So the symbol of knowledge is light, and of ignorance, darkness; but reflect, is knowledge sensible light, or ignorance sensible darkness?  No, they are merely symbols.  These are only intellectual states, but when you desire to express them outwardly, you call knowledge light, and ignorance darkness.  You say:  "My heart was gloomy, and it became enlightened."  Now, that light of knowledge, and that darkness of ignorance, are intellectual realities, not sensible ones; but when we seek for explanations in the external or actual world, we are obliged to give them a sensible form.  In other words, some outward symbols are necessary to convey inward realities and spiritual conditions.  That the words are symbolic does not devoid them of the true meanings or reality they convey.  For example, it is a Persian and Arabic expression to say that the earth was asleep, and the spring came, and it awoke; or that the earth was dead, and the spring came and it revived.  These kinds of expressions are metaphors, allegories, mystic explanations in the world or language and signification.(1)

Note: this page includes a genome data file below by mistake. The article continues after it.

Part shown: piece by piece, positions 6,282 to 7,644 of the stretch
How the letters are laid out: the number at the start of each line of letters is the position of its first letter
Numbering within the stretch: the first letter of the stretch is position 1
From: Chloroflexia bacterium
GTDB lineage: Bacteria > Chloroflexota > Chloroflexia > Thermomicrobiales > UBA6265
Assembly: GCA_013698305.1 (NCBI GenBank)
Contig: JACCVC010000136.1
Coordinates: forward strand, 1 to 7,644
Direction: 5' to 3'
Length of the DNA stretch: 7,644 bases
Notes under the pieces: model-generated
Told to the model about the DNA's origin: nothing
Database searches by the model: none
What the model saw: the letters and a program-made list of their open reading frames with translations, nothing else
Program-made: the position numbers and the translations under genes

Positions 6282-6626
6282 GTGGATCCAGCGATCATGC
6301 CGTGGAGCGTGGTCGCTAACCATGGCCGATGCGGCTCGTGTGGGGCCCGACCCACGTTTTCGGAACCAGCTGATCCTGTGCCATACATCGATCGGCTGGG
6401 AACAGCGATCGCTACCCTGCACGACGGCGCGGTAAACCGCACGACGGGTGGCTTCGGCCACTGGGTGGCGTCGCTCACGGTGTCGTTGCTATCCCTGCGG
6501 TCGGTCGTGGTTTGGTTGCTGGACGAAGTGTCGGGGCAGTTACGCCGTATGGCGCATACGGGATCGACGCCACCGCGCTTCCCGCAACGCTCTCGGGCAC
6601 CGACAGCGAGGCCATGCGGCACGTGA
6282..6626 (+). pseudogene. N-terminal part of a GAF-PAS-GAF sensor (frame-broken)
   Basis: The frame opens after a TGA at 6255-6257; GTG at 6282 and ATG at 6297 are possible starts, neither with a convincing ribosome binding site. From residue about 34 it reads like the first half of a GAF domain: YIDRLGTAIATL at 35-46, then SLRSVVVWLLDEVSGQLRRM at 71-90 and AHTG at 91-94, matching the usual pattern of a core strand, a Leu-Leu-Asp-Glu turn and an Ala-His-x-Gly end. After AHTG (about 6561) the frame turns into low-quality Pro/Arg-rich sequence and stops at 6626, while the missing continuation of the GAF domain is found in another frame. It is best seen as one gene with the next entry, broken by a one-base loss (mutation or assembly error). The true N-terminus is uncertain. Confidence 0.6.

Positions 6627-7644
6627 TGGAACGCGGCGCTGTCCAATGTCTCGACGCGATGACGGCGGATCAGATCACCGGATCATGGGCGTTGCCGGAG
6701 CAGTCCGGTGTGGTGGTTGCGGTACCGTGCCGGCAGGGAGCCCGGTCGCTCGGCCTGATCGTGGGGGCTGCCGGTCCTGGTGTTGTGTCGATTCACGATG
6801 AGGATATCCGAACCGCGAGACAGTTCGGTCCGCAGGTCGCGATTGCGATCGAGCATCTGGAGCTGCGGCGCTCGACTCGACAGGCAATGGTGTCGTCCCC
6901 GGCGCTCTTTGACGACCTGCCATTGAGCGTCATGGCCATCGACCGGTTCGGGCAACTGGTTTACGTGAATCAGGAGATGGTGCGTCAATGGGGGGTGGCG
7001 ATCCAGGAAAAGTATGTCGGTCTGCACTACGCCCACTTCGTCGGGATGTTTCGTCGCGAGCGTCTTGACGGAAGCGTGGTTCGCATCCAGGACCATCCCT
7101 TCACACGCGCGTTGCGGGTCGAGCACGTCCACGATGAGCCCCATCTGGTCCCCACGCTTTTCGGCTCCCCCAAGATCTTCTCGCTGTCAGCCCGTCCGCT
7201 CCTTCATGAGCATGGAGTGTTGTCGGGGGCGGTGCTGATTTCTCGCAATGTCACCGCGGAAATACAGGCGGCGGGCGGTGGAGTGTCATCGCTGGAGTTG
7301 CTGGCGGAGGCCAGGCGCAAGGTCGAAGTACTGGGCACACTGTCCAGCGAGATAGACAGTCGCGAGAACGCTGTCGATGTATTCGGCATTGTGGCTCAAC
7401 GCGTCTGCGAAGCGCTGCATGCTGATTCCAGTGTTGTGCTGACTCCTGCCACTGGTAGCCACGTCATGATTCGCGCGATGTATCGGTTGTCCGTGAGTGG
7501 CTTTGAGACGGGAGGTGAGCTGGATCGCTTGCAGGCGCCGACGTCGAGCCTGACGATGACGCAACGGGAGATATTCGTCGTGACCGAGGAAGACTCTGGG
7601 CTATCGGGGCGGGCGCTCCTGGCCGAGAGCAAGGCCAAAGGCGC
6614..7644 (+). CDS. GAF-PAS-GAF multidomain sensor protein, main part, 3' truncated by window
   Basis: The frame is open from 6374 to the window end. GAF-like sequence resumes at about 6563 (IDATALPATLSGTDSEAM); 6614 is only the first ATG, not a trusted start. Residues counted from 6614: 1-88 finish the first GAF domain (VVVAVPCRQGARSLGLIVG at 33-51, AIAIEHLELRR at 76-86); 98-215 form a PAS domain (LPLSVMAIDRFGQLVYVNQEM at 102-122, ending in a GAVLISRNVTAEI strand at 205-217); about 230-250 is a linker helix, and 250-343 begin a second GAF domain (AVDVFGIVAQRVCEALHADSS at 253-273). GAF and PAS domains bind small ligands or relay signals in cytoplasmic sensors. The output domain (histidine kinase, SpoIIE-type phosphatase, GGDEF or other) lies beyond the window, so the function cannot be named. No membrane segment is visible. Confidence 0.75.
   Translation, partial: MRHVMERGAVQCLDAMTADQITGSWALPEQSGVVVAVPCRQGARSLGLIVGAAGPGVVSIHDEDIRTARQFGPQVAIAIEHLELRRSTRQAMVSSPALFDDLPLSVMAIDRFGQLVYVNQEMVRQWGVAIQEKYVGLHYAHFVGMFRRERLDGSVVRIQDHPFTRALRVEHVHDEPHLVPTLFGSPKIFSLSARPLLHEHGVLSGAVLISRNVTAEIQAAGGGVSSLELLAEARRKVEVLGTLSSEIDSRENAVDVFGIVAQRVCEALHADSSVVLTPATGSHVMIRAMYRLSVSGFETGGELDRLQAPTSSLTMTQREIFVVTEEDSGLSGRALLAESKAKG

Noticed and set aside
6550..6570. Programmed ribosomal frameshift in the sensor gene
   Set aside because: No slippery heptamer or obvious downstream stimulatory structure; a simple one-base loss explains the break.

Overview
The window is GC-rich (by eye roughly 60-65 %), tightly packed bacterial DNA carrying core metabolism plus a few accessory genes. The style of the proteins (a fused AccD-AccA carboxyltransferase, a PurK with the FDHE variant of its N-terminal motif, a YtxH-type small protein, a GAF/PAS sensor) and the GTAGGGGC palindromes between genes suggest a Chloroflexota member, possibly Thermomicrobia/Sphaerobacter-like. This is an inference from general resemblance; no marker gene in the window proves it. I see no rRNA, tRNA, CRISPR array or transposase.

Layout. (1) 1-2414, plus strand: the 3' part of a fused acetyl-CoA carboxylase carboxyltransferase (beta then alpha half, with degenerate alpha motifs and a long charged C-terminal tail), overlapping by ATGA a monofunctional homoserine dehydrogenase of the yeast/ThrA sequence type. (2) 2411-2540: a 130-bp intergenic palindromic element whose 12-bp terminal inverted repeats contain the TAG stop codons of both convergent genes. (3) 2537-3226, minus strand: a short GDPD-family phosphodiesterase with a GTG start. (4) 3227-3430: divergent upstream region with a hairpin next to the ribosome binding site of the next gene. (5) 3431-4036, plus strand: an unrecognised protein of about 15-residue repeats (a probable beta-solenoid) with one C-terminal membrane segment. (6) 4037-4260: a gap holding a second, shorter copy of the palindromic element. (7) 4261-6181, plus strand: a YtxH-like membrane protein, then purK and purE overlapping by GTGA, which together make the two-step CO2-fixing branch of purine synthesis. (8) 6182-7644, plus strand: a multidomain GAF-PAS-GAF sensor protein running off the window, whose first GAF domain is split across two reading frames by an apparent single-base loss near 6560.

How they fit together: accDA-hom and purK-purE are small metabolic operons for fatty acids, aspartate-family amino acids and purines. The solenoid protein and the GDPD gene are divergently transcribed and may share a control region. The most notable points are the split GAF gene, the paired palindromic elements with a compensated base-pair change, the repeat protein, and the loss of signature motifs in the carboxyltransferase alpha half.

The metaphysical and spiritual worlds (or dimensions) are the worlds of essences, and thus they transcend the world of language, since the world of language is the world of names and attributes only.  Even mathematics and chemistry are attributive or ascriptive languages.  Science recognizes this.  This is a recognition of the limitation of empirical science.  Science has never claimed to be able to penetrate the world of essence.  Scientists say we can never know anything in its essence--there is always something smaller (or larger), at the heart of every "matter."  Science understands it and describes it only by its properties, or that which we can attribute to it.  Although some forms of scientific vision enable us to penetrate abstract realities and predict future events, they are a property of the human mind.  Mind is an emanation of spirit.  Human understanding can transcend the knowledge of science because it can result from the understanding which comes from a spiritual condition or state.  Each of us "knows" the existence of love, but no empirical science can define love or prove and validate its existence.  How much less is it able to define or to prove the existence of God--the Essence of essences?  Each of us must prove that Reality for ourselves--within ourselves--through our own experience.  Then will the mere "knowledge of the existence of God," become transformed into the "knowledge of God" and the distinction between these two levels of awareness disappear in certitude.